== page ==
Has Netanyahu’s political unraveling begun?

Published on Haaretz

Is an opposition to Netanyahu finally taking shape? Is it blood or opportunity that his political rivals smell – or the stench of their own passivity?

In the past week, Israel’s political leaders independently and all at once discovered that Emperor Netanyahu has no clothes. We have witnessed a remarkable resurgence of political expression, defying the Netanyahu line that there is nothing for Israel to do but build settlements and rail against the Palestinian reconciliation.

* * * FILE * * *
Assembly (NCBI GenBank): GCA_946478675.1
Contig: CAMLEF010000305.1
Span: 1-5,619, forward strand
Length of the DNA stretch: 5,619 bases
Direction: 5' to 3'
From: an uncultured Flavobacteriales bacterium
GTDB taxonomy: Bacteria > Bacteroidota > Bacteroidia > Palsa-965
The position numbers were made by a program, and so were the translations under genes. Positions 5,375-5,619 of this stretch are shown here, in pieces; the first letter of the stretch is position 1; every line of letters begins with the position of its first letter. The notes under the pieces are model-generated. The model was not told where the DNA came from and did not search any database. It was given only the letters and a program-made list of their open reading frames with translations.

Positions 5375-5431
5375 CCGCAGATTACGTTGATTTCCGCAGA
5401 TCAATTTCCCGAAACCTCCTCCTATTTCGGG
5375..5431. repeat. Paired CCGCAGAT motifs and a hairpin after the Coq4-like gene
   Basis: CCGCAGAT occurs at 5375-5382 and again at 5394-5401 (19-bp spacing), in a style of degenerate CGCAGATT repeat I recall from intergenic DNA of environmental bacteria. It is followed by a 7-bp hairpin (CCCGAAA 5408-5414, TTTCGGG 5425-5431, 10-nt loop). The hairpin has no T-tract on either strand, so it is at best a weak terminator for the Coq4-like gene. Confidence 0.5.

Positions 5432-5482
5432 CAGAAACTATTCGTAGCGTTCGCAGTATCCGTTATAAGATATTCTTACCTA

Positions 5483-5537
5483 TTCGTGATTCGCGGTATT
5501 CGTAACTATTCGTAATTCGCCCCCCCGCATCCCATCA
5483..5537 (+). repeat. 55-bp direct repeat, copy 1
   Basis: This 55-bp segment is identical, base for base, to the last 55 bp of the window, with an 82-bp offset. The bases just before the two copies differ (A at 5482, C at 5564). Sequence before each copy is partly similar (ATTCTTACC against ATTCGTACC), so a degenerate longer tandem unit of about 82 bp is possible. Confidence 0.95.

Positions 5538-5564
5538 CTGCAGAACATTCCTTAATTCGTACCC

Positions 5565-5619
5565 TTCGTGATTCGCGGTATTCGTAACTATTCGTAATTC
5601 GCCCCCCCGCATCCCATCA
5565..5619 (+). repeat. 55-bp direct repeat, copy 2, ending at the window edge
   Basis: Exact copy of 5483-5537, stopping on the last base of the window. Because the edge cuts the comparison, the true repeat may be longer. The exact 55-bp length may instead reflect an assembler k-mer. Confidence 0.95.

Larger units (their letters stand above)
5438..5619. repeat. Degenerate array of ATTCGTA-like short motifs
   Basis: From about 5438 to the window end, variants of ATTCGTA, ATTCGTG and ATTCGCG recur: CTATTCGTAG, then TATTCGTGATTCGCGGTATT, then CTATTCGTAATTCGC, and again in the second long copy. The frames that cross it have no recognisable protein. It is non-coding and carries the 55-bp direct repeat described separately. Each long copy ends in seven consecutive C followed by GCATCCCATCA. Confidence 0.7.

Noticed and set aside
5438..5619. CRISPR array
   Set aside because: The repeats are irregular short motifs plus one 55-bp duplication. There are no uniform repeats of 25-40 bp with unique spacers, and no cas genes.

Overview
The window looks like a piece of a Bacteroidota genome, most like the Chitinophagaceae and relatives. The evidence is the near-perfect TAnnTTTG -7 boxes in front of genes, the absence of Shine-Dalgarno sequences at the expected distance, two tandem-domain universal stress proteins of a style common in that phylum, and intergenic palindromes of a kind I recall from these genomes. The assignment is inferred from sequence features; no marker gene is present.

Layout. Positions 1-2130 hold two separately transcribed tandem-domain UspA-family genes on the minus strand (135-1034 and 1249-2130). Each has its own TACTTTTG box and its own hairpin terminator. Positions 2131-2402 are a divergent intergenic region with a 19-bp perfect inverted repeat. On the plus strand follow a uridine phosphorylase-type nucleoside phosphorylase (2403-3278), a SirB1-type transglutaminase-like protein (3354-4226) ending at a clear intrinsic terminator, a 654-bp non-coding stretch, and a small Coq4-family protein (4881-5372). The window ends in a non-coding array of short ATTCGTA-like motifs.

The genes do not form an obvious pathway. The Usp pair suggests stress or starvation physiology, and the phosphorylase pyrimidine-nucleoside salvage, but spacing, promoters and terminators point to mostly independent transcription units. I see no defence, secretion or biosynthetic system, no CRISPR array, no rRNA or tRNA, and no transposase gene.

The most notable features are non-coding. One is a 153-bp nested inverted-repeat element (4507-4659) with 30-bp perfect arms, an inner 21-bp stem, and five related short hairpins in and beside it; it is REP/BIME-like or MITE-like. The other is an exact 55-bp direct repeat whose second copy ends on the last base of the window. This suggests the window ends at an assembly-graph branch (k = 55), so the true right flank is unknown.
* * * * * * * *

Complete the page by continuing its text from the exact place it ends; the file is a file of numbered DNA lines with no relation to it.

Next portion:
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First Isaac “Bougi” Herzog, head of the Labor Party, said aloud in a television interview what everyone has known for 5 and a half years; that Prime Minister Netanyahu’s awful relationship with President Obama is doing terrible and unnecessary damage to Israel-American relations, creating bad will that our country can ill-afford. Up until now Herzog had refrained from criticizing Netanyahu, for the sake of stoking the fantasy that his party would replace Naftali Bennett’s Habayit Hayehudi in the government coalition at the point where Netanyahu would propose a peace deal with the Palestinians that Bennett could not abide by. Herzog, acting like an Opposition Head for the first time, called for Netanyahu to quit stalling and spell out his plan for Israel’s future vis-à-vis the Palestinians.